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So exactly what possessed me to go see the animated feature film “UP” is still a bit of a mystery. There were lots of reasons not to do so: time, no sources would be cited, there was nothing to be learned about Gnosticism or early Christian history, no awe-inspiring science or psychology revelations had been advertised, and they weren’t serving beer. Nonetheless, much as I’ve discovered about mythology and metaphor in history, there was such TRUTH articulated by this cartoon myth, that I would soon be fighting actual tears. (For the record, I did NOT “cry,” but was simply “tearing-up,” which was merely correlated with the film; it would be a mistake to assign causality without more data. It could have been the hvac system.)

So what got me to go see the movie? Probably it was the great reviews; perhaps it was the thirteen year-old guest staying with our two kids, or Pixar’s record of entertaining movies. Regardless, what’s more astonishing about my attendance is that I don’t “do” fiction/fantasy in almost any form—which I know is heretical coming from a geek wannabe, an author of a novel (one with 100-plus factual endnotes I should add), and an upcoming panelist on skepticism and fiction at this year’s Dragon*Con (I’ll redeem myself shortly, I hope). But the fact is that I’m never able put down any of my several “in-progress,” non-fiction books long enough to even consider something like Harry Potter, or the latest from James Patterson.

But alas, as in recent years I’m starting to understand—in the words of Joseph Campbell—“The Power of Myth”; and this movie is a perfect example. The poignancy, humor, flow, and life-like animation of “UP” not only captured my attention, it captured my heart and articulated a great life principal for entrepreneurs and adventurer-wannabes like me. And while I’ve skied great mountains, scuba dived ocean depths below 250’ (on straight air), and soared above the clouds in cockpits, the heights of my life articulated by “UP” will easily transcend those, as well as the adventures left unaccomplished when my days are all used up.

Like so many moving stories that chronicle the entire lives of their central characters, this one shows the beauty, disappointment, wages of aging, and pain that are all a part of living. As I can assure you is correct, we post-boomers who were raised to believe we can do or be anything, at some point in life realize that it was never true; and even if it had been, it clearly no longer is.

But in that realization, we who transition that mid-life crisis/realization can find great liberation. If we are lucky, we might even discover one of the great secrets of the human universe: love. We might just find that the heights we yearned to attain on the mountains “over there,” are heights we never even noticed we had already achieved on this side of the valley. Instead, we failed to notice we had already reached the summit, we failed to deeply fill our lungs with the mountain air, we failed to drink in the aesthetic beauty, and in some cases we failed to stop and appreciate those close to us—in our climbing team—who had shared the journey with us. This is the strength and moral of “UP.”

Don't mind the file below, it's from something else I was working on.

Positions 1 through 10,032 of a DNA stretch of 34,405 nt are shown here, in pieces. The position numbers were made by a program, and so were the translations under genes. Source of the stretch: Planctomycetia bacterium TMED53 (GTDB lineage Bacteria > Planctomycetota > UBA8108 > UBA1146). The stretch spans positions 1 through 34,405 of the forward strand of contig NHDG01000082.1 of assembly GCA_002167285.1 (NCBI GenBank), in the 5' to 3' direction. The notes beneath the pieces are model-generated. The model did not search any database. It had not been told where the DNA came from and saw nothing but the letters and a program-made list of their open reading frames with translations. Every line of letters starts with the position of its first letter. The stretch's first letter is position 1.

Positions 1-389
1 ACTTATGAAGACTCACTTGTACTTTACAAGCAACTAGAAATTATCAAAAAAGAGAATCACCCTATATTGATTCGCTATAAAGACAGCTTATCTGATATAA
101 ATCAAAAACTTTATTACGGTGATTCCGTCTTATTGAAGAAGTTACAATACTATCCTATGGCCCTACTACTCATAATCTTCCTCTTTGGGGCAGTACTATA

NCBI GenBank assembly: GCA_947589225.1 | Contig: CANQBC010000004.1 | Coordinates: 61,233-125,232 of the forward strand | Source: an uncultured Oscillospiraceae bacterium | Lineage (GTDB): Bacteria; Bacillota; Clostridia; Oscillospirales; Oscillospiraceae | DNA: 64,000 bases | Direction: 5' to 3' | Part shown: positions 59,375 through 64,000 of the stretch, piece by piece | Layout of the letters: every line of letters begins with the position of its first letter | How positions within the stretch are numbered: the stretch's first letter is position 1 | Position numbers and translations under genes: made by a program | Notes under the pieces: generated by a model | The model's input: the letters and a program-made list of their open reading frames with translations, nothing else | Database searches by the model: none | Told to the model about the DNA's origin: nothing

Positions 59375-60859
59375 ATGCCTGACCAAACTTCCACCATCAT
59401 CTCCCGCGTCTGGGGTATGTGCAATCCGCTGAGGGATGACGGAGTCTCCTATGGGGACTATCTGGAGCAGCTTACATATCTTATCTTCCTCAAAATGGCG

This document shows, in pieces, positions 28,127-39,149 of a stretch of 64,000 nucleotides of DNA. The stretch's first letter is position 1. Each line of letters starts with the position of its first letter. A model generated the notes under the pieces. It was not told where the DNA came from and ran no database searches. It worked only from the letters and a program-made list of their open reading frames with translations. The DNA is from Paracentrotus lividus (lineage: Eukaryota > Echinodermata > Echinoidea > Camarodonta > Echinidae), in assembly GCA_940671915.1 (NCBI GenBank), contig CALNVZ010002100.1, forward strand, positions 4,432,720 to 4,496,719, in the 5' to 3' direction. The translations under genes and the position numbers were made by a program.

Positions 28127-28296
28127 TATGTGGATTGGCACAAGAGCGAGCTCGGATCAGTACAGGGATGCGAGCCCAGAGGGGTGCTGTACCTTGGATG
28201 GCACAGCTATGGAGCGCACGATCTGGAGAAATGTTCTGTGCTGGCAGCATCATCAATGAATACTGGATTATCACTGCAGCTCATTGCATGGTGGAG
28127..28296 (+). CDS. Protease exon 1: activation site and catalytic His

When we skeptics talk reason, facts, and truth-driven thinking over emotion-driven thinking, it’s important to note that most of us aren’t anti-emotion, or anti-human, or anti-mythology. In fact, as great New Testament scholars like Robert M. Price or Bart D. Ehrman have argued, sometimes it is when we insist upon literalizing metaphor and stuffing it into a dogmatic orthodoxy established by force and evolution over many centuries—that we lose the truth of the metaphor. We bastardize the mythological truth while shooting for literal truth instead.

Similarly, my family has long had a joke about films or sitcom shows that cross that reality line to the extent they become unwatchable. We call them “Sponge-Bobby,” after the frustratingly stupid antics of a certain square-assed animated figure. But the cool thing about “UP,” for me, was the ease with which I could completely suspend disbelief and enjoy the ride on the floating house. I felt no need to literalize the fantasy, yet at the same time the quality of the animation, the fluid flow of the thousands of helium balloons rigged by the curmudgeonly Mr. Fredricksen, and the beauty of the story and dialogue—lent the film substantial plausibility.

So while I may be humbled beyond words to sit on the panel discussion on Fictional Writing and Skepticism at Dragon*Con, I’ve come a long way, in recent years, toward seeing the power of myth to express what reality often cannot. “UP” is exactly the type of example I could cite. Perhaps it didn’t enlighten me on science, evolutionary history, or the history of god-worship, but it did some of what those things often do not do as efficiently. It gave me insights into the meaning of life, love, and the interconnectedness of our human experiences. After all, in the end, is either knowledge or experience of any value if not shared?

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(By Stephen L. Gibson, freely circulate with citations, CC 2009, Attribution-No Derivatives; and